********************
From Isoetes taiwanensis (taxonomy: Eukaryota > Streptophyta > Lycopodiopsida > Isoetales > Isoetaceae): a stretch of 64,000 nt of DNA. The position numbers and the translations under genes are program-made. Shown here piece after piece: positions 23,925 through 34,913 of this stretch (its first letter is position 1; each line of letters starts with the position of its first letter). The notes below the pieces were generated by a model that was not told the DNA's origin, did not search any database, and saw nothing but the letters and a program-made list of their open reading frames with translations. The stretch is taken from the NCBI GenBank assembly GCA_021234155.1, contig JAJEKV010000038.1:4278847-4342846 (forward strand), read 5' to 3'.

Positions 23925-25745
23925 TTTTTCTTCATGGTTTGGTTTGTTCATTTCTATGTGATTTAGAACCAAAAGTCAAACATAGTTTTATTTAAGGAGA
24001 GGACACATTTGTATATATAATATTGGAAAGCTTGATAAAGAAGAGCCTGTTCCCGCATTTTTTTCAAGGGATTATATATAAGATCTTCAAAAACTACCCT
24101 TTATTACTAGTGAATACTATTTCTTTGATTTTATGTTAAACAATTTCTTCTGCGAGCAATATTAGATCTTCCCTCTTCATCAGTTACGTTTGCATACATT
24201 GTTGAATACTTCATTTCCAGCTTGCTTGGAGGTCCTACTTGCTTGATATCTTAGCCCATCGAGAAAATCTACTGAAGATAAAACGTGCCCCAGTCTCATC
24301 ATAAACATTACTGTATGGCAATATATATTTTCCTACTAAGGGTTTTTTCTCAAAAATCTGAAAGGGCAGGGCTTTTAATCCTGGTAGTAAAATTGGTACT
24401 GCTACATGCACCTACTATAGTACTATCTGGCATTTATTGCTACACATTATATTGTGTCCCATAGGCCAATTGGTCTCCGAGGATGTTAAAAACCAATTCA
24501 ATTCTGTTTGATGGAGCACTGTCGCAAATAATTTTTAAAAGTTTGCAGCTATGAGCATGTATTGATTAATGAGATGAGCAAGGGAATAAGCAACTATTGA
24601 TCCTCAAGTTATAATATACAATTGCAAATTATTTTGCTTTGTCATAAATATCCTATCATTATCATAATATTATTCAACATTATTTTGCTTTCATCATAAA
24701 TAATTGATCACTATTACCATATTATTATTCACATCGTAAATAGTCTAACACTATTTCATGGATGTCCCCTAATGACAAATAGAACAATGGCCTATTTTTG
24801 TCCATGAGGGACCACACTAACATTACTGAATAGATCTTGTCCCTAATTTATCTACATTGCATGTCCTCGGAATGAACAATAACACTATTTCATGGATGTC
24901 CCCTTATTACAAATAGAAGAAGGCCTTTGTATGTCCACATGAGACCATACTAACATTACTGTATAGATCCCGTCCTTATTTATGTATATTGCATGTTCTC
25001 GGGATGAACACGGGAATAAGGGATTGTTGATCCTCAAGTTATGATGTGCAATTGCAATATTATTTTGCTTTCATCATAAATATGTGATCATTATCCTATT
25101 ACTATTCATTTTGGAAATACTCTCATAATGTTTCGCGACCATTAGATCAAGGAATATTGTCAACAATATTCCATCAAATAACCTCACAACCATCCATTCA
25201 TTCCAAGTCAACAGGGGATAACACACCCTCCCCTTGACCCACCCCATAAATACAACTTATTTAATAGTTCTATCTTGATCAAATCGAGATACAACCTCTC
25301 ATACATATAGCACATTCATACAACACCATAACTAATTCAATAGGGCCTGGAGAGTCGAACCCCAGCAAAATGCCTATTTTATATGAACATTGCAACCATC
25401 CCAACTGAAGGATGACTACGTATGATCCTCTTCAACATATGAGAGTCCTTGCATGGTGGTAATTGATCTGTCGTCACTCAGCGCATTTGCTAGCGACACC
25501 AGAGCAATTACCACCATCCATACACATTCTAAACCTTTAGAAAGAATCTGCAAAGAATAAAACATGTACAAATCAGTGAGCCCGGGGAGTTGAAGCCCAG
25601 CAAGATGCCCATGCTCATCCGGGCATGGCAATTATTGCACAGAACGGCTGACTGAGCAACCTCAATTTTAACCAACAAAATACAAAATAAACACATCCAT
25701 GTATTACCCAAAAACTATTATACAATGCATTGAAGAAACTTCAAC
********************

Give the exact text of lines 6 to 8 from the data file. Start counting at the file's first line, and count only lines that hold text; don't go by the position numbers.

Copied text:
24201 GTTGAATACTTCATTTCCAGCTTGCTTGGAGGTCCTACTTGCTTGATATCTTAGCCCATCGAGAAAATCTACTGAAGATAAAACGTGCCCCAGTCTCATC
24301 ATAAACATTACTGTATGGCAATATATATTTTCCTACTAAGGGTTTTTTCTCAAAAATCTGAAAGGGCAGGGCTTTTAATCCTGGTAGTAAAATTGGTACT
24401 GCTACATGCACCTACTATAGTACTATCTGGCATTTATTGCTACACATTATATTGTGTCCCATAGGCCAATTGGTCTCCGAGGATGTTAAAAACCAATTCA